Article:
Oil and gas operations are under constant pressure to improve; the industry expects components and solutions that not only last, but perform in the harshest of environments. Unexpected hydraulic hose failure is a significant challenge with serious consequences that can be costly. This article examines the issues involved and proposes a solution.
Common causes associated with failure
Internal fatigue due to impact cycles and external abrasion are the two most common causes of hydraulic hose failure. In fact, combined, they account for over 80% of field failures. In the past, many operations in the sector have chosen to minimise the risk of hose failure by replacing hoses on a fixed schedule. This standard practice can increase cost and produce waste. When hydraulic hose assemblies are replaced before they reach end of life, hose assembly costs and labour are driven up and unnecessary maintenance is performed to avoid downtime.
With this in mind, some hose manufacturers have developed various predictive formulas that consider time, pressure, temperature, number of flex cycles and other factors, to produce an approximation of expected hose life. Eaton’s in-house laboratory testing shows most hoses replaced on a time-based schedule had actually reached less than half of their safe useful life.
LifeSense hose condition monitoring system
Eaton initiated a research project in partnership with Purdue University to address the issue of hydraulic hose failure. The project sought to identify measurable, structural phenomena associated with hose deterioration over time, and develop the required technology to monitor them accurately.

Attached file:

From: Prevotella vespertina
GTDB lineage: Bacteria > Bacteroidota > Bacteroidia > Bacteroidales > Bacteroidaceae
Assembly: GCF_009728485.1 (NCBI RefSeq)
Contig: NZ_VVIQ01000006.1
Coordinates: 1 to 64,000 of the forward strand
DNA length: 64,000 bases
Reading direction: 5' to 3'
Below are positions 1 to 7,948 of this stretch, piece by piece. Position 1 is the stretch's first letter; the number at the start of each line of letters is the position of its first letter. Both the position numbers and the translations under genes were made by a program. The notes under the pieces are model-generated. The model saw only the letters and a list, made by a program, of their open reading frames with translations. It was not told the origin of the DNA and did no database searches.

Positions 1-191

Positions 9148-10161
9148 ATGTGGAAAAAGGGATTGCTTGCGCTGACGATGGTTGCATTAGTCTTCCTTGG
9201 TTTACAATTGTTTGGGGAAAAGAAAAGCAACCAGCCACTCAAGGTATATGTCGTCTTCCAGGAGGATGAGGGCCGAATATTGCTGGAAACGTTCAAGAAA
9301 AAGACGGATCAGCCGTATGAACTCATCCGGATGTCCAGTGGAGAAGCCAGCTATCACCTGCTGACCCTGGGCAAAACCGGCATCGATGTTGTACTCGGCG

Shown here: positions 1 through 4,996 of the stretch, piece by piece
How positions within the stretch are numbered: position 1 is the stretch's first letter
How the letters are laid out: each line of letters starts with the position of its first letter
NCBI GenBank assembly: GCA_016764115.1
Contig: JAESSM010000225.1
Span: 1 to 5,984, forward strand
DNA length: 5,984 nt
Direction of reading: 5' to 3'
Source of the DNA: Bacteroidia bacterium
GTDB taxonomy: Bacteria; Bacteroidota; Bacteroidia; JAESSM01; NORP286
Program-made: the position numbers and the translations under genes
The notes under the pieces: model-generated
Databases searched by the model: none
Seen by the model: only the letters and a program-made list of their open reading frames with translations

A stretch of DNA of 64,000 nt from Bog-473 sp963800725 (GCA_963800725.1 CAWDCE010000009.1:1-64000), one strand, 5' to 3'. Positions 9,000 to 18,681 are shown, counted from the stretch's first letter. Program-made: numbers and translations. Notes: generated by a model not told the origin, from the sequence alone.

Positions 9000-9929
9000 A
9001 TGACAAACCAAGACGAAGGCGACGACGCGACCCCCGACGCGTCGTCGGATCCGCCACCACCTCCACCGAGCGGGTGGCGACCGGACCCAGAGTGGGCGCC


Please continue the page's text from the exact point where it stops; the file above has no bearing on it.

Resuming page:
The joint research determined that hydraulic hose failure is the final step in a consistent process that can be measured and therefore monitored to provide a reliable indication of an approaching end-of-life condition. The result is LifeSense, an intelligent hydraulic hose condition monitoring system that detects failure related events within a hose and provides advance notification the product is approaching the end of its useful life.
The LifeSense system is based on the fact that certain properties of a hose change as it approaches failure. Periodically comparing samples these properties to a baseline was found to give a highly reliable indicator of imminent hose failure. Each hose fitting is equipped with a sensor that continuously monitors hose conditions via electrical signals submitted to a hose diagnostic unit for data interpretation.
The hose diagnostic unit (HDU) runs on a 12 or 24 VDC and can monitor up to 11 hose assemblies. A range of standard wire cable lengths are available to accommodate different applications, running from 3 to 300 m. As the hose assembly approaches end-of-life, LifeSense detects events occurring within the assembly and notifies the user. This notification is provided with enough time to replace the hose during planned maintenance prior to failure, thus reducing downtime.
LifeSense is also available in a wireless option with a gateway that can monitor up to 100 hoses. The sensors, which have a greater than six-year battery life, continually monitor the hose and the gateway transmits operating performance data to a secure server once per shift (every seven hours); should an issue arise, the gateway transmits data immediately. Eaton’s LifeSense web portal offers advanced system monitoring providing maintenance teams access to specific data such as hose installation date, connection status, trend reports, and diagnostics management.
Tests have shown that assemblies can now remain in service for far longer, sometimes up to 50% more service life can be expected. Real-time monitoring of the hose makes the workplace safer and more profitable, as concerns about idled equipment, environmental clean-up and personal are reduced.
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